The relevant question to be answered here is, “which sections of U.S. secondary sanctions give such a vast authority to OFAC to impose sanctions through correspondent accounts?” The U.S. sanctions programs are divided into “secondary comprehensive sanctions” and “secondary smart sanctions.” In secondary comprehensive sanctions, which are a combination of both secondary and comprehensive sanctions, non-U.S. persons outside U.S. jurisdiction are forbidden from conducting almost all sorts of financial relations with a sanctioned country and its citizens. If certain countries, including SyriaNorth KoreaIranCuba, and Ukraine/Russia, are involved, non-U.S. persons must refrain from “exportation of services” from the U.S. to those countries and individuals and businesses thereof without obtaining a license from OFAC. In United States vs. Banki and United States vs. Zarrab, the courts clarified that whether or not they are performed for a fee, the exportation of services from the U.S. occurs, inter alia, when a non-U.S. person completes dollar-denominated transfers to a sanctioned person either directly from a U.S. bank or indirectly through foreign banks’ correspondent accounts connected ultimately to U.S. banks. According to Zarrab, this connection provides a sufficient domestic nexus between non-U.S. persons and U.S. jurisdiction. The implication of “exportation of services” argument on arbitration is that any transfer of dollars from the sanctioned party to, e.g., an arbitration institution, arbitrator, counsel, or award-winning party, through correspondent accounts ultimately connected to the U.S. financial system can violate U.S. secondary sanctions unless a license has been issued by the OFAC or such a transaction is excluded from the scope of the sanctions program.

In secondary smart sanctions, which are a combination of secondary and smart sanctions, non-U.S. persons outside the U.S. jurisdiction are prohibited from conducting certain financial relations with certain individuals, businesses, and entities targeted by U.S. secondary sanctions. In five prominent sanctions programs, including HizballahHong KongNorth KoreaIran, and Ukraine/Russia-related sanctions, the phrase “facilitation/conduct of significant transactions” establishes a ground for imposing secondary sanctions against non-U.S. persons outside U.S. jurisdiction who provide any form of assistance, including the transmission of currency or any other value, to specific sanctioned individuals, businesses, and entities from those countries. What constitutes a significant transaction depends on various factors, such as the size, number, frequency, and nature of the transactions, among others. OFAC’s enforcement actions published on its website reveal that from 2003 to 2022, the “facilitation/conduct of significant transactions” has not been invoked as a legal ground to target non-U.S. persons outside of U.S. jurisdiction. However, in OFAC’s view, a facilitator/conductor can also be sanctioned by the performing direct or indirect transfer of U.S. dollars through correspondent accounts connected to U.S. banks. The implication of the facilitator/conductor argument on arbitration is that if someone not involved in arbitration provides funds to or for a sanctioned party involved in the arbitration process (e.g., third-party funders), a potential violation of U.S. sanctions can also occur unless a license has been obtained from the OFAC or such a transaction is excluded from the scope of the sanctions program.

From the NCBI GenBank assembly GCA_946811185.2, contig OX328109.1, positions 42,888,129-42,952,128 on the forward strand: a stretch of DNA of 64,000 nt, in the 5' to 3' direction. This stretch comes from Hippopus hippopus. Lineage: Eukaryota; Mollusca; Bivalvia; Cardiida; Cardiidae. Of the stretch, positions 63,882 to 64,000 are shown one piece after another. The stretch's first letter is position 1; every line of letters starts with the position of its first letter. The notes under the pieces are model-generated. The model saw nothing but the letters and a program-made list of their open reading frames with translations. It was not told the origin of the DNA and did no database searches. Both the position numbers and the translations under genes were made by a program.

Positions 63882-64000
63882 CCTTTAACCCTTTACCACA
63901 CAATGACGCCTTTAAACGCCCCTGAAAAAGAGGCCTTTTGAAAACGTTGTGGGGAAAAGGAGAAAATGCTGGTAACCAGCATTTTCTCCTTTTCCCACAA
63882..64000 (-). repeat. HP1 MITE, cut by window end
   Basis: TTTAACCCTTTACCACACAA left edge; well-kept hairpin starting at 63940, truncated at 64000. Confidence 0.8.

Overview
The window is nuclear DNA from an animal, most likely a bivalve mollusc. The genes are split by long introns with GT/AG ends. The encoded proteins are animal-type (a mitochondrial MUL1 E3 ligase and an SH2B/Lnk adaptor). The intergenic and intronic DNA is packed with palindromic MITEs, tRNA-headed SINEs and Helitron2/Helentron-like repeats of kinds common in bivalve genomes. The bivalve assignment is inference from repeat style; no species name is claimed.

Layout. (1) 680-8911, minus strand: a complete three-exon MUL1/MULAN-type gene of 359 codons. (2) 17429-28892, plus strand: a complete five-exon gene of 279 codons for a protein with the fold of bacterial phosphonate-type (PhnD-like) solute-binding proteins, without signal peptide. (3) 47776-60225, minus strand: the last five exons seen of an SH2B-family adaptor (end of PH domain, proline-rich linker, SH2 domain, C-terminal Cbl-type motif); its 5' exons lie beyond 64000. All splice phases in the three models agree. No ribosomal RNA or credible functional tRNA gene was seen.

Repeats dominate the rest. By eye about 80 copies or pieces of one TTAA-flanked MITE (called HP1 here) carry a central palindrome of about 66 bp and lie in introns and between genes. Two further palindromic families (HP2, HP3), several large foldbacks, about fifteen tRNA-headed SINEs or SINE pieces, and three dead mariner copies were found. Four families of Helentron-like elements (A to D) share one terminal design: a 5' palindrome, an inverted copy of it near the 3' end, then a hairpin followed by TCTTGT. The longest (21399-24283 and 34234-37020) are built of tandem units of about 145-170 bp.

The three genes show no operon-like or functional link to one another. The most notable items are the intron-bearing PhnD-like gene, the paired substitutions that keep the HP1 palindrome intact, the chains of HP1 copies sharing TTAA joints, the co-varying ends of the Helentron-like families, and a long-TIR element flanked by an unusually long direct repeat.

Tips for Arbitrators

In the above secondary sanctions regimes, OFAC enforcement actions can reach the targets of sanctions wherever they are located due to the role of the U.S. dollar in subjecting its users to U.S. laws and U.S. jurisdiction. Therefore, in arbitration proceedings involving a sanctioned party, the extraterritorial reach of U.S. sanctions regulations must be taken into consideration irrespective of the applicable laws if the respective sanctions program contains the “exportation of services” or “facilitation/conduct of significant transactions” components. In sanctions regimes without those two components, such as sanctions targeting Venezuela, the financial transactions in U.S. dollars between a Venezuelan citizen and a non-U.S. person outside U.S. jurisdiction do not necessarily constitute a breach of sanctions.

In programs containing those two components, such as sanctions targeting Russia, all those involved should examine whether the performance of obligations is tied only to the transfer of U.S. dollars or, for example, an alternative currency clause exists to replace the dollar.

Finally, when the transaction is determined to be executed only by the transfer of U.S. dollars, of concern is whether the source of the foreign bank’s dollar inflow is a U.S. bank directly (or foreign branches of financial institutions incorporated in the U.S.) or a foreign bank’s correspondent account that is indirectly funded by dollars in the custody of a U.S. bank. If the source of the bank’s dollar inflow is correspondent accounts directly or indirectly connected to U.S. banks, U.S. secondary sanctions will likely be applied to the dispute as foreign overriding mandatory rules. Otherwise, if the foreign bank uses its own dollar reserve with no connection to the U.S. financial system, secondary sanctions need not be applied to the dispute. The bank’s awareness of the involvement of U.S. banks as its source of dollar inflows and so its refusal to perform such a transaction signals its implementation of a risk-based approach to sanctions compliance, the guideline of which is articulated and published by the U.S. Department of the Treasury.